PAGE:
42% of US employees have experienced or seen racism at work.
Racial discrimination is something that is coming to light more and more as we progress as a society. It’s something that minorities have had to suffer through silently for a very long time and as it becomes a topic that people are openly discussing, it also means that it is becoming a topic that people have questions about. You may have been a victim of racial discrimination in your job without even being fully aware and you deserve to know your rights. Let’s talk about what it means to be discriminated against in the workplace.
1. Being passed over for a promotion that you deserve for a non-minority with fewer qualifications.
I would say that this particular example is one that happens frequently and goes unreported the most due to the fact that it is hard to prove; but that doesn’t change the fact that it is racial discrimination and is illegal.
2. Inappropriate comments being made about an employee’s race.
This is, unfortunately, very common when it comes to racism in the workplace. There are dozens of variations of an inappropriate comment but what it comes down to is: if you feel that a comment that was made came from a place of racism or it made you uncomfortable, it is an inappropriate comment; without exception.
3. Making malicious jokes about racial stereotypes.
“It’s all in good fun” or “It was just a joke” doesn’t change the fact that it’s discriminatory and therefore illegal. These jokes are difficult for the victim to report because these reports aren’t always heard by an understanding ear. Sometimes employees are told to “toughen up” or “just laugh along”. Under no circumstances do you have to do either of these things, you do not have to suffer from discrimination or racism just because they are hidden wihin a joke.
4. Enforcing a dress code on minorities only.
Some workplaces will have a dress code that they take seriously and it is one of the rules of the office/job. It is also not uncommon for the dress codes to be more strictly enforced on minorities while the employers are more lenient on those that are not. For example, in an office with a strict suit and tie policy, a minority may be reprimanded for not wearing a tie and another individual of a different race would not be.
5. Failure to hire an applicant due to their race.
Unfortunately, racial discrimination doesn’t always start after an individual has been hired. There are companies that only hire specific races to maintain an “image” that they believe they need to maintain.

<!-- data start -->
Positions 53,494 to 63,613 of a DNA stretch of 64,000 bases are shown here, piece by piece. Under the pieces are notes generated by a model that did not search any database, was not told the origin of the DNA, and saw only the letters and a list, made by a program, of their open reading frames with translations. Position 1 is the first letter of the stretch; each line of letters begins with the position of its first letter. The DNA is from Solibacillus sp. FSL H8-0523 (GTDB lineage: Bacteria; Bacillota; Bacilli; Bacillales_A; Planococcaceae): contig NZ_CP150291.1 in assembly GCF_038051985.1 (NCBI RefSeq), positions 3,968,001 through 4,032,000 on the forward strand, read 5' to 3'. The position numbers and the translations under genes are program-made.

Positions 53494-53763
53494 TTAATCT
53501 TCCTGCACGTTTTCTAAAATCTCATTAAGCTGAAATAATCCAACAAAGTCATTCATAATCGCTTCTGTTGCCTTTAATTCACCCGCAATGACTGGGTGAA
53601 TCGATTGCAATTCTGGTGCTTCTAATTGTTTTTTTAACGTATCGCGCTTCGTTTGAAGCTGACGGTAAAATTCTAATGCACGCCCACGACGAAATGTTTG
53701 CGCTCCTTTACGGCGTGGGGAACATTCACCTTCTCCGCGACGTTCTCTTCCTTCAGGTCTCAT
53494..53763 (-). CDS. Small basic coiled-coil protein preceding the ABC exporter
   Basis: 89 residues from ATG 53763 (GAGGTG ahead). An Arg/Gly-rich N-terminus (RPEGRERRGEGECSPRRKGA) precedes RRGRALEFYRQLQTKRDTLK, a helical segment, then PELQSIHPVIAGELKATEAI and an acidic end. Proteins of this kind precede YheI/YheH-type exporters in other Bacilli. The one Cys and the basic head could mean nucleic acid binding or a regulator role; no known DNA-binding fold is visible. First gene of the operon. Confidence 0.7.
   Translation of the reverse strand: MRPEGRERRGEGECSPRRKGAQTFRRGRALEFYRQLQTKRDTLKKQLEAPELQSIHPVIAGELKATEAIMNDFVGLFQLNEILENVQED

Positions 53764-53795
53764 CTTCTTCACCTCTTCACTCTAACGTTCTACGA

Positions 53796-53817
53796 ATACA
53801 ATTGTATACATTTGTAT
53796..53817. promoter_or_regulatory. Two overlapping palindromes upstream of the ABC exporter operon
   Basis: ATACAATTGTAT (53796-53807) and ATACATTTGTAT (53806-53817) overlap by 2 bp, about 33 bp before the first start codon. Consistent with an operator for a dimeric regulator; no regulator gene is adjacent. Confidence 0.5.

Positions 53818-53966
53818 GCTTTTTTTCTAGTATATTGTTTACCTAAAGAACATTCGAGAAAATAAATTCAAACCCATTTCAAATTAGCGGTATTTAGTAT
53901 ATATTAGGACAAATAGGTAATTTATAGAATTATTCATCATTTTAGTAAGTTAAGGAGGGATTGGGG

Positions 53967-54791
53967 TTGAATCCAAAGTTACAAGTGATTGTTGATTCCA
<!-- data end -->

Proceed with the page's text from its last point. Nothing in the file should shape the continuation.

6. Assigning employees of a specific race to the same tasks and assigning non-minorities to other tasks, keeping the races “separate”.
This is blatant segregation and is something that an employer can have almost no defense for. There is evidence readily available in the everyday happenings at the workplace.
7. Race coming up in a reprimand.
Everyone makes mistakes and sometimes we do have to answer to our supervisors for them. However, if a reprimand includes a racial comment is added, this is racist behavior that shouldn’t be tolerated by anyone. For example,
“Aren’t your people supposed to be hard working?”
8. Negative or careless comments on appearance in relation to personal customs.
Comments on an employee wearing a Hijab, Shayla, or other cultural or religious garments can be okay, such as a fellow employee complimenting the color of the garment; but if a negative or offensive comment is said, it is very much racial discrimination. An example of a careless can be, “Why do you bother wearing that? Isn’t it annoying?”
If a colleague or employer assumes someone’s abilities or lack thereof due to the fact that they are of a certain race or from a certain country, it is racist and illegal.
10. Providing better supplies to employees of a different race.
You may be being provided with worse or older supplies than other employees of another race, on purpose. For example, if you need a new computer and the company buys a new computer for your non-minority colleague and only gives you the computer that was replaced, this could be considered racial discrimination.
You deserve to know your rights and you deserve protection of these rights. You do not have to sit in silence and feel like no one is on your side. If you or someone you know may have been a victim of racial discrimination, give us a call. We can help you figure out what steps to take next.
You’re not alone and we’re here to help.